IN THE wake of the federal election victory for Labor, the CPSU is holding a series of Agenda For Change discussions around the country.

The first discussion was attended by 40 CPSU delegates and organisers in Melbourne, and was introduced by CPSU Secretary Stephen Jones. “We can continue to define our agenda negatively by taking whatever management says and adding 1 per cent to it. Or we can start to think about what we stand for in a positive way to capitalise on the Labor victory at the federal election,” he said.

The discussions were dominated by how to increase CPSU influence by talking not just about wages and conditions but about defending and extending the public service. In the same way as teachers have recently talked about a better education system and nurses have talked about a better health system, so too are unionists in the Australian Public Service now talking about better public services. Activists and delegates were keen to ensure the CPSU is relevant to newer, younger workers who suffer high rates of casualisation and turnover in the public service as well as older members facing retirement.

But to turn the Agenda For Change into real change, the CPSU leadership must orient to building and supporting delegates in the workplace. The organisers need to constantly meet and talk to them—that’s the key at the moment. Important CPSU meetings cannot be run by organisers from the outside of workplaces, they must involve local workplace leadership. At some workplaces this will mean developing local leadership where there is none. We need to get the organisers active around and through the delegates.

Delegates themselves must talk and meet together—having a union which encourages this, which centres its strategy upon this, would help delegates in this endeavour.

Organising and fighting around local issues is often the most political activity that can be conducted. Throwing the weight of the CPSU behind building micro campaigns such as personal leave can be intensely generalisable, can build organisation, and most importantly forges an organic link between the members and the leadership. Such links are extremely thin at the moment across the public service, and while the CPSU Agenda for Change is a positive set of ideas, it cannot substitute for building links between delegates and drawing conclusions from fighting for conditions.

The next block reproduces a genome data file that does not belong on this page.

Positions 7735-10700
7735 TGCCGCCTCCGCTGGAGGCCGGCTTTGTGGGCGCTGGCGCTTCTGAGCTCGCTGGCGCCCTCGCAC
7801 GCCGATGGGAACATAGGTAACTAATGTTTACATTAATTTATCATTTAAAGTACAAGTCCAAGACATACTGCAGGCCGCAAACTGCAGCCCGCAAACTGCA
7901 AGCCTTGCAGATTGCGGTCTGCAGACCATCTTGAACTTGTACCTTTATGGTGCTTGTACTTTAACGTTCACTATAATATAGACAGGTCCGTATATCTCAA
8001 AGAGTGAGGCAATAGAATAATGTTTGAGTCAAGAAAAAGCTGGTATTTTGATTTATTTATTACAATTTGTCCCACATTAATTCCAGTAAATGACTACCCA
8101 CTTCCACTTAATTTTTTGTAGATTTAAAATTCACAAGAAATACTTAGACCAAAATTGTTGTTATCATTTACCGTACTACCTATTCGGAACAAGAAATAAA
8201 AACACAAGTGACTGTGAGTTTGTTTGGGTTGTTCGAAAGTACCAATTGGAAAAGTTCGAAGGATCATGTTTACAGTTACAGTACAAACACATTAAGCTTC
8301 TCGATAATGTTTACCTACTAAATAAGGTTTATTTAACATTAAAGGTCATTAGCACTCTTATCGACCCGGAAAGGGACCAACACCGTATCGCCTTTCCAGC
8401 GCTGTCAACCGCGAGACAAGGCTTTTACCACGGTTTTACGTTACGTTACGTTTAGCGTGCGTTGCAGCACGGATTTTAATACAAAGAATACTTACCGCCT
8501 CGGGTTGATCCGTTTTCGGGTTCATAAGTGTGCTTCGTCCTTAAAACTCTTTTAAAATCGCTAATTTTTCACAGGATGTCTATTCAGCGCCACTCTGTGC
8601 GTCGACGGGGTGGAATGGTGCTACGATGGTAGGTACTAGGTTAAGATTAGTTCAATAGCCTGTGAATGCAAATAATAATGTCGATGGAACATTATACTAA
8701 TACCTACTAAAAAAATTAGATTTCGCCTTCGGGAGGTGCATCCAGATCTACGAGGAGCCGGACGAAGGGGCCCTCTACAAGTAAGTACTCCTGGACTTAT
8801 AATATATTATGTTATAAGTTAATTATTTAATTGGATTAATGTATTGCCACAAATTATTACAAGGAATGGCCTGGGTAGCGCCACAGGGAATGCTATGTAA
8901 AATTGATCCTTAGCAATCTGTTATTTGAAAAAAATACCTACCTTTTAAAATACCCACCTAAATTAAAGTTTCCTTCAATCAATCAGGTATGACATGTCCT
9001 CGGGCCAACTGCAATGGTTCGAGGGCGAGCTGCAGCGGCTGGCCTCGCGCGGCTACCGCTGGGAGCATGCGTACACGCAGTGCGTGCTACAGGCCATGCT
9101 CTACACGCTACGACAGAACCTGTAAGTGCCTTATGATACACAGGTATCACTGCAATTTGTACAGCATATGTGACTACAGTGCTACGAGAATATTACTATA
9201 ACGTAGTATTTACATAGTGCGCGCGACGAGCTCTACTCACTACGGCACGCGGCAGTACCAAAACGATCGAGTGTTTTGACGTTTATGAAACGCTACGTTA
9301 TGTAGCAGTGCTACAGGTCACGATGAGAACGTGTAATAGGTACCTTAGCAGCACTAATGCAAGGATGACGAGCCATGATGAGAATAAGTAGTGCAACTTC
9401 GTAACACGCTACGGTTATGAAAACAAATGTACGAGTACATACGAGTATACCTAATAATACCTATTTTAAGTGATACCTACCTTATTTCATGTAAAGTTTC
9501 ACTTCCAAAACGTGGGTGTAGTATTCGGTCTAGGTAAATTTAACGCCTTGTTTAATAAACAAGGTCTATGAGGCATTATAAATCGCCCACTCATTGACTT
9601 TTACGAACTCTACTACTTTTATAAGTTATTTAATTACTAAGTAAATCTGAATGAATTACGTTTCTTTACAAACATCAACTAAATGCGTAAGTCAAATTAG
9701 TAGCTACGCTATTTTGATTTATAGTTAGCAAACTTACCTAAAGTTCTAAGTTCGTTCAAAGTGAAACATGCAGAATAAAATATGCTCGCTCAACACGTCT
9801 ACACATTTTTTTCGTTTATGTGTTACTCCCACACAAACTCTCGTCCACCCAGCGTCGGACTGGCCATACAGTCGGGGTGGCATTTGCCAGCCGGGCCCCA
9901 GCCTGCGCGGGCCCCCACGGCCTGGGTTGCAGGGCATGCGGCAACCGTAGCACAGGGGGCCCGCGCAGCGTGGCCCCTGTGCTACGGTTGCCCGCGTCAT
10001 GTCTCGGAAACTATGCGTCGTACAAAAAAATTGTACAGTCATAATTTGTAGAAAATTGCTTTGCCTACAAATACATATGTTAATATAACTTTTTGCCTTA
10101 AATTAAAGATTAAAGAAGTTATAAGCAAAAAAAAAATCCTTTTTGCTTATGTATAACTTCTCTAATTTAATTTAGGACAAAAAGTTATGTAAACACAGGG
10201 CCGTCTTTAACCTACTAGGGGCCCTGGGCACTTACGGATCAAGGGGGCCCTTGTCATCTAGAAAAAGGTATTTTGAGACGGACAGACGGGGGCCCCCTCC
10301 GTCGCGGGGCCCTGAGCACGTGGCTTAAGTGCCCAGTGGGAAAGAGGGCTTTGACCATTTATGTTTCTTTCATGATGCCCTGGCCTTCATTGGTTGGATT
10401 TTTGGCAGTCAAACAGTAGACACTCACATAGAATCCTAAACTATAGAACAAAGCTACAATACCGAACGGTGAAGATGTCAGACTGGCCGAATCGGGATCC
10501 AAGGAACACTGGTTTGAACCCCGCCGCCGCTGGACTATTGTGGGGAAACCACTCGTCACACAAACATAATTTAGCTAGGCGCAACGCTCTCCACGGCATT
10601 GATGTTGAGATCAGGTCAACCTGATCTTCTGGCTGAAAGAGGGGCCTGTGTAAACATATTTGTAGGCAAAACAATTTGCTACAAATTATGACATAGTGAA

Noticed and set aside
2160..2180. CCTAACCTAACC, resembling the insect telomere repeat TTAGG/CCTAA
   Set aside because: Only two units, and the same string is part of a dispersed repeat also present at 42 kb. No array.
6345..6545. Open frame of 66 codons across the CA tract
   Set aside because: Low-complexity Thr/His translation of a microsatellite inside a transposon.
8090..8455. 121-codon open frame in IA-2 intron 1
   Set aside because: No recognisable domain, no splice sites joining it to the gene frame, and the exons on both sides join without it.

As Centrelink CPSU members approach a new Enterprise Agreement, organisers must heighten their sensitivities to these local opportunities, using issues to build delegates and activists in workplaces. Every CPSU delegate and activist must support this effort by making sure their organisers are aware of the issues in their workplace and talking to other delegates as well as their members about how to organise around it.

The CPSU Agenda for Change is a positive start for setting the ideas that we need to build our union after 11 and a half years of Howard attacking unions in the public service. As discussions continue around the country the challenge will be to turn these ideas into action and a stronger union in our workplaces.

The CPSU has published a discussion paper on its website at www.cpsu.org.au/campaigns/7919.html.

By CPSU section councillor, Victoria

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